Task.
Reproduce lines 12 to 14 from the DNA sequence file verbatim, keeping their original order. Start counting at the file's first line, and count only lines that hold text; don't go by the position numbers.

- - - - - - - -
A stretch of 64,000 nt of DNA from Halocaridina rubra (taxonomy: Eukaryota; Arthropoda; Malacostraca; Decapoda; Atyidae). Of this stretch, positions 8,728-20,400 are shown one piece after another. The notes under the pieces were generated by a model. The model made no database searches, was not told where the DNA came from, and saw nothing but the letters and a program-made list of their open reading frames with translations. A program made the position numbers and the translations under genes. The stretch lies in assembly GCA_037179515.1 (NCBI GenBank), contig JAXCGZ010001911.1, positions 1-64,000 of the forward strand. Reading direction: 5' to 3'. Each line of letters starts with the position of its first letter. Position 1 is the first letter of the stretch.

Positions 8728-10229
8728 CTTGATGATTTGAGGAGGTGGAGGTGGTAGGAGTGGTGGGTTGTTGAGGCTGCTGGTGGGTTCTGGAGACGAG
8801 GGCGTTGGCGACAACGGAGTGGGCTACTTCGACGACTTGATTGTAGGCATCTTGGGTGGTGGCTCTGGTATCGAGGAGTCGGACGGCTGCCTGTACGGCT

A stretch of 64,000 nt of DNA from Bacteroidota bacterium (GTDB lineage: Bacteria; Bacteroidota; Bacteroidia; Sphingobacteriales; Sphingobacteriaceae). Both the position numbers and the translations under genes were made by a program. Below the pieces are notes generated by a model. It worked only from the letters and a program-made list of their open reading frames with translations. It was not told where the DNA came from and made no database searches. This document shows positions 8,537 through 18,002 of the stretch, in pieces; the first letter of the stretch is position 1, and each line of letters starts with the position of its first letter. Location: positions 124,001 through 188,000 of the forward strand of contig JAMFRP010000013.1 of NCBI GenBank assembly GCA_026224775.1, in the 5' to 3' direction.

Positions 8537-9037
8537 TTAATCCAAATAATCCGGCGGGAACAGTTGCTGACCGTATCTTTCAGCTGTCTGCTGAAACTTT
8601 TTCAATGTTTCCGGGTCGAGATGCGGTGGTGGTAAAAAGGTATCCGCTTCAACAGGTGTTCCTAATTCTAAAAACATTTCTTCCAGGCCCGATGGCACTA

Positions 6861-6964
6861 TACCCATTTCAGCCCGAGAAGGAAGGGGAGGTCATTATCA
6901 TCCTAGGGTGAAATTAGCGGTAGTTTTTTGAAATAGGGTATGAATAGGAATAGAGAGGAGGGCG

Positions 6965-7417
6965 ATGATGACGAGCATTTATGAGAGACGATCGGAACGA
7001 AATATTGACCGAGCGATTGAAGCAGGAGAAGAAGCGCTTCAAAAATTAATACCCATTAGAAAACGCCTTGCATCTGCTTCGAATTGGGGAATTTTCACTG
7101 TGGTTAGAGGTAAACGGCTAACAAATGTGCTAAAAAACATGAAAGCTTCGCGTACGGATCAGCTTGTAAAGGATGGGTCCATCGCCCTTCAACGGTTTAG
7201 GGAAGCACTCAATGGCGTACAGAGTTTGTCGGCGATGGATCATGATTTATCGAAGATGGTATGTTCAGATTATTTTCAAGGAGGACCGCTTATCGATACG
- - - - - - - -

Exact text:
Positions 6965-7417
6965 ATGATGACGAGCATTTATGAGAGACGATCGGAACGA
7001 AATATTGACCGAGCGATTGAAGCAGGAGAAGAAGCGCTTCAAAAATTAATACCCATTAGAAAACGCCTTGCATCTGCTTCGAATTGGGGAATTTTCACTG